I’ve taken on an initiative called “Creating Life Out Here.”  What it means is creating life in the in between of us people.  Getting out of our heads where our thinking is not usually positive.  And getting into conversation with another human being where we are free to generate what we really want, without the confines of our limiting thoughts.

And the access to that in my experiment is “saying what can’t be said,”  and sharing.

What I’ve seen is that everyone thinks they can’t say certain things.  

What’s fascinating to me is that everyone seems to have a different reason.  Mine is that I’m afraid people will think I’m crazy.  Or that I am bothering them.  Or I’ll get them upset.  And underneath all that is that they won’t be able to love me because I’m too much work.  They will leave me and I’ll be alone forever.

Other reasons I’ve heard:

– people will talk about me – it’s not safe

– no one will understand

– they’ll get crazy

– I have to be strong.  

– I can’t let them know how I really feel

– it’s supposed to be the best time of my life

– I’m supposed to be happy

– I don’t want to complain 

These are all reasons for why they can’t be real, honest, and authentic.  They then must put on a pretense of being someone other than who they are.  Which is exhausting, frustrating, and, in my experience, has me feeling very alone.

An example from the last few weeks for me.  There were three people that I emailed a couple of times.  They didn’t respond.

My subconscious mind decided that they didn’t like me, didn’t want to play with me (a five year old kindergarten conversation from my playground days), and I was obviously bothering them.  And the last thing I was going to do was mention it.  I didn’t want them to know that I was thinking that.  It would just make it worse.  I would just leave them alone and move on.  Three people now out of my life.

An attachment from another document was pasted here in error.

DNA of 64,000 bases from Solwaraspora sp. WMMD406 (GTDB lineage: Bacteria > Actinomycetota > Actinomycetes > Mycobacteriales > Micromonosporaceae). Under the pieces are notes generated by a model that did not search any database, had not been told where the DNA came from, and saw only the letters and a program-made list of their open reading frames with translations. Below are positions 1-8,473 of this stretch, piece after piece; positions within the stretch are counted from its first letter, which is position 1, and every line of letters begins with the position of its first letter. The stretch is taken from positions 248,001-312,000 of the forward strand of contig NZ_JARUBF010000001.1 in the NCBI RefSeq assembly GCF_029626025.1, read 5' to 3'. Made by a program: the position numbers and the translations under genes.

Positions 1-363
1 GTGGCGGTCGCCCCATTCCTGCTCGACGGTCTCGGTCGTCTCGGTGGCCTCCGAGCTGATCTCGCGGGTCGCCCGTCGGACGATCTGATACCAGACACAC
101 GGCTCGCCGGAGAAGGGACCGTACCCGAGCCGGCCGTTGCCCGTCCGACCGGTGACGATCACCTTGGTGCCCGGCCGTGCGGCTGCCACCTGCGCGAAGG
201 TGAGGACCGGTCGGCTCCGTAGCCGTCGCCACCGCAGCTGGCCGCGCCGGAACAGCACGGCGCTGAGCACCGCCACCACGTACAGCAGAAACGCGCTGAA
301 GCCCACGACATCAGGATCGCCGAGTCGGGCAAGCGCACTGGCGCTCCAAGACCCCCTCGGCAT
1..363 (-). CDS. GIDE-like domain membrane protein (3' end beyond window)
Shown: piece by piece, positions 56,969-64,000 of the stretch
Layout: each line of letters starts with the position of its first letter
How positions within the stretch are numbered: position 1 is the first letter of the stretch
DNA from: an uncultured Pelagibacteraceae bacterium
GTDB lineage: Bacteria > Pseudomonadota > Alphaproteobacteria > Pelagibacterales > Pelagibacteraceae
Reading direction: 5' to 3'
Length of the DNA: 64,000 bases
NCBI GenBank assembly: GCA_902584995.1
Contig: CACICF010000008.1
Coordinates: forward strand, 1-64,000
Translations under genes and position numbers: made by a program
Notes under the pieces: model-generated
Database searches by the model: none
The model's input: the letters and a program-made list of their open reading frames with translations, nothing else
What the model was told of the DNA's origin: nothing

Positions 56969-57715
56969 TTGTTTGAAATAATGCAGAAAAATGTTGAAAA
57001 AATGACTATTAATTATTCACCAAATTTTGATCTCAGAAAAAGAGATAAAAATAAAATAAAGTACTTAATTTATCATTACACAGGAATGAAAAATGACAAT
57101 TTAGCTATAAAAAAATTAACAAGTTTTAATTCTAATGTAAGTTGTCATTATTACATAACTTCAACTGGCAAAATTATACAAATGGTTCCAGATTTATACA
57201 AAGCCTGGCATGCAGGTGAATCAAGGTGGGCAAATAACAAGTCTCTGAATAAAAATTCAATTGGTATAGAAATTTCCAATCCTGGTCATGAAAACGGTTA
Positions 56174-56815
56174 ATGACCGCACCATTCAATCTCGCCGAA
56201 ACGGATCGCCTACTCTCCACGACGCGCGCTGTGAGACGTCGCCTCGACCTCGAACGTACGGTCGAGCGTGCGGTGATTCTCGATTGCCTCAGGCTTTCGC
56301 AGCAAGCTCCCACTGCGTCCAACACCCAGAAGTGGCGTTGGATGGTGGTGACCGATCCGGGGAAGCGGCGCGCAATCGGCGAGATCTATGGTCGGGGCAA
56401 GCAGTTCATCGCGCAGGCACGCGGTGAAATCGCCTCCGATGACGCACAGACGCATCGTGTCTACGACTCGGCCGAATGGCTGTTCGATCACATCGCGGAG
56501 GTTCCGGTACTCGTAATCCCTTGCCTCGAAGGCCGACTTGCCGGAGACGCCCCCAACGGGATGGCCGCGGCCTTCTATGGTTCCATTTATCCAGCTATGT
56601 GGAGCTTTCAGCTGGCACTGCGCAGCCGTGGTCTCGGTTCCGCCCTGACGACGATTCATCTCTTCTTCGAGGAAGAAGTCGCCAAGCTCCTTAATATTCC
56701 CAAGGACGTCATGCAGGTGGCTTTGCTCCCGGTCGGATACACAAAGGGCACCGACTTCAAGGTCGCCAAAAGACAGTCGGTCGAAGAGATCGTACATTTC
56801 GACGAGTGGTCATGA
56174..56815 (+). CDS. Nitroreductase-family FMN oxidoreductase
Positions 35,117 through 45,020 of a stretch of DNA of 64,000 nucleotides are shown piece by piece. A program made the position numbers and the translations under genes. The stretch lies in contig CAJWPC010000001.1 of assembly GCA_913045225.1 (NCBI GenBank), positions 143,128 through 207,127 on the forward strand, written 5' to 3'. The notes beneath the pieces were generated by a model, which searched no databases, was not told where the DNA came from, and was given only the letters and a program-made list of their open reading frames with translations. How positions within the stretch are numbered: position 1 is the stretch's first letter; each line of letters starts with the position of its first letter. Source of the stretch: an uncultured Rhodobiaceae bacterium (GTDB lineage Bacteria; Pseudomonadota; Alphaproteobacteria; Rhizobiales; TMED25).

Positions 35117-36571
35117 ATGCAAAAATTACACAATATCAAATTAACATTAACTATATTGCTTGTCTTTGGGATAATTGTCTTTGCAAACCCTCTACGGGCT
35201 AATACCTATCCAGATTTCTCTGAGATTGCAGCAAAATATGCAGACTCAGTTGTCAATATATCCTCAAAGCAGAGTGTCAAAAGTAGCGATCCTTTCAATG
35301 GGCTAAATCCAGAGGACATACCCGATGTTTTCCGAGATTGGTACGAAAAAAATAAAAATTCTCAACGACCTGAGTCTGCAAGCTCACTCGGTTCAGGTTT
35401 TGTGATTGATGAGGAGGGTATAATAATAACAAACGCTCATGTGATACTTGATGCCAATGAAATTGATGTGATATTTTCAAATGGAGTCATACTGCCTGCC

In the last couple of days, I happened to run into two of them.  I decided to “say what couldn’t be said.”  And I did.  My thoughts were the farthest thing from the truth.  One told me she never responds to emails.  She loves me and I can call her anytime.  Another said that she loves to play with me and wasn’t aware that she didn’t respond.  When did I want to talk?

I can see how limiting my life became when I didn’t speak up and say what seemed real for me.  By finally telling them what I thought, my world altered and I got back into affinity with them.  I felt  my power again.  I am actually loved and accepted.   I have a whole community of people that stand with me and for me.

It’s very different from the world in my head where I am a bother, alone, and misunderstood.

I believe that the pathway to relatedness, love and creating lives that fulfill and move us is sharing and saying what you think can’t be said.  

What’s in your way?  I challenge you to dig below the surface.  And say it anyway.  

What do you have to lose?


  • Hilary Arnow Burns

    Hilary Arnow Burns, Creating Life in the Present Moment

    Graduated from Wharton Business School, Hilary pursued a career in management consulting, ending up on Wall Street during the 1989 crash. "It was certainly exciting," she says about her time at Drexel Burnham Lambert. From there she found her way to many entrepreneurial ventures, ending up as a District Sales Coordinator at AFLAC. She has always loved to entertain, empower and acknowledge people and does so through her writing and speaking. She specializes in memoir and poems which tell a person's unique gifts and story.   She has published her first book, "The Second Piece of French Toast," available on Amazon.com. Her website: GettingRealwithHilary connects you to her YouTube channel and blog.